Donald Trump ran on a platform opposing free trade. Although Congressional support for free trade has been waning for some time, the general consensus among economists is that free trade makes the economy more efficient and supports global stability.
However, the steady erosion of manufacturing jobs in the U.S. and the shrinking of the middle class1 have called the consensus view into question. It is clear that President Trump’s anti-trade rhetoric resonated with voters and was one of the factors that led to his election.
Since the election, there have been a number of assertions made about trade, both positive and negative, that appear to us to be only partially true and perhaps designed to support a particular position. Trade can be negative for participants facing competition from abroad; for the overall economy, it does seem to bring more variety and lower prices.
In this multi-part report, we will offer several reflections on trade that we hope can provide some insight into how to use macroeconomics to judge the veracity of certain claims. It is our goal to present a fair reading of economic theory that will help readers make sense of what the media reports. This topic is worthy of a geopolitical report because American trade policy has been a critical element in how the U.S. manages its superpower role. In Part I, we will lay out the basic macroeconomics of trade. In Part II, we will discuss the impact of exchange rates and further examine the two models of economic development. Part III will analyze the reserve currency’s effect on trade. Part IV will look at some real world examples and conclude with market ramifications.
Are imports a drag on growth?
The current administration has made the assertion that imports are a drag on growth, which comes primarily from Peter Navarro, the Director of the White House National Trade Council. Strictly speaking, it is correct. In national income accounting, imports are subtracted from GDP. The reason for subtracting imports from the calculation is to avoid double counting.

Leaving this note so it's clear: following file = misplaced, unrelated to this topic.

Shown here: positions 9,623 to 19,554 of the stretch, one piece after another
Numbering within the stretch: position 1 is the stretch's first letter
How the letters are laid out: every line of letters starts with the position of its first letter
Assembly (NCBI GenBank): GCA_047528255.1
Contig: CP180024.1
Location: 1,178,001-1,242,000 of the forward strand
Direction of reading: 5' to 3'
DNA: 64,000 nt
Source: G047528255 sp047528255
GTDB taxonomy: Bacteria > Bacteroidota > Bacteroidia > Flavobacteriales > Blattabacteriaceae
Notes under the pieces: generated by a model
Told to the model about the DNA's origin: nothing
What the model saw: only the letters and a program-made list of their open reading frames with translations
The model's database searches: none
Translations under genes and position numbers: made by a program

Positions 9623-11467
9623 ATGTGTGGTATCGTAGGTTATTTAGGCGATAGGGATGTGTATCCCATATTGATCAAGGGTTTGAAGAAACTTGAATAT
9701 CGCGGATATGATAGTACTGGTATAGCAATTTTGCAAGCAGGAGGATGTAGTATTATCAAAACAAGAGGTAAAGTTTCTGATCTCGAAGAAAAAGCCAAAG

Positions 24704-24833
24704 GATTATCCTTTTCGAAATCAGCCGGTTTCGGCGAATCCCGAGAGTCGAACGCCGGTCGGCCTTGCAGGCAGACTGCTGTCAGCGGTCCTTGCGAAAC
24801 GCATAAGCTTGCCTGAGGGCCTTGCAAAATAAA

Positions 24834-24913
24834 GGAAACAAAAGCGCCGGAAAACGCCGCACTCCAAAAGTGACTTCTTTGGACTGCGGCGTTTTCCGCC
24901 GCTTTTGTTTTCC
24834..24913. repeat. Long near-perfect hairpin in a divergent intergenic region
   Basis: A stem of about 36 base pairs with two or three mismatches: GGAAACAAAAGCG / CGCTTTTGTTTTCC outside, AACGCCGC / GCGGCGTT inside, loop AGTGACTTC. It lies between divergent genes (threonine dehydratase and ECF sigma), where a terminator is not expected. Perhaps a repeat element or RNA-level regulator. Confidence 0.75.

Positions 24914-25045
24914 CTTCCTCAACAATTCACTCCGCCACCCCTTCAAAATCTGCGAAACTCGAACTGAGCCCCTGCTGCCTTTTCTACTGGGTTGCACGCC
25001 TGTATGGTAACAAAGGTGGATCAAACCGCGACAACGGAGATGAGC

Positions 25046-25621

Gross domestic product (GDP) is the sum of consumption ©, investment (I), government consumption (G) and net exports (X-M), or:
GDP = C + I + G + (X-M)
One way to think about GDP is that it is the sum of all things produced inside a nation’s borders. Thus, all things produced must fall into the above equation’s components—in other words, everything produced is either consumed by households, represents investment for firms, consumed by the government or consumed by foreigners via exports. If imports are not subtracted, it would overstate GDP, which, to reiterate, is domestic production within a nation. Imports are not produced within a nation.
Another way to think about imports is that all imports are consumed in some fashion. They are bought by households, firms, the government or re-exported. Thus, they are already counted in the GDP equation.
Although imports do reduce GDP, they are not necessarily a measure of “loss.” A nation may import some goods that are not produced at home and thus blocking these goods doesn’t improve the wellbeing of a nation. Additionally, even if the good is produced at home, comparative advantage2 may mean we are better off importing the good anyway. In some cases, imported goods allow a nation to boost overall output; importing capital goods to build productive capacity or raw materials to produce finished goods are examples of beneficial imports. At the same time, there are cases where imports do adversely affect domestic industries and jobs. However, we believe it’s better to examine this issue in a broader context. If imports were inherently bad, then the world’s most obvious autarky, North Korea, should be the most prosperous nation on earth. That would be a difficult position to defend.
Is mercantilism viable?
Mercantilism is the trade theory that suggests a nation is strengthened to the degree that it runs a trade surplus and accumulates foreign reserves, usually in the form of precious metals. This is an old theory that was disproven by David Hume in 1752 in his analysis of the price-specie flow mechanism. Essentially, Hume argued that if a nation accumulated gold by exporting more goods than it imported, the money supply would rise and cause price levels to rise. As price levels increased, foreign goods would become more attractive in price and lead to a reversal of the flows. If trade barriers prevented the reversal of precious metals flows, the overall outcome would simply be inflation. A good example is colonial era Spain, which captured enormous amounts of precious metals from its colonies in the Americas. The accumulation of silver and gold reportedly bolstered the trend toward higher prices.3
Despite this analysis, politicians since the 18th century have still supported what are essentially mercantilist trade policies. Initially, the thought was that large government coffers of gold would give a nation the resources to fight wars and thus was a form of defense spending. In logic, this is known as the error of composition. This classic error is the mistaken belief that what holds for the individual is true for the entirety. There is a natural human tendency to see saving as an individual virtue and mercantilism appears to be a form of saving. If it’s an individual virtue, it “must” be a collective one as well. As Hume noted, not necessarily.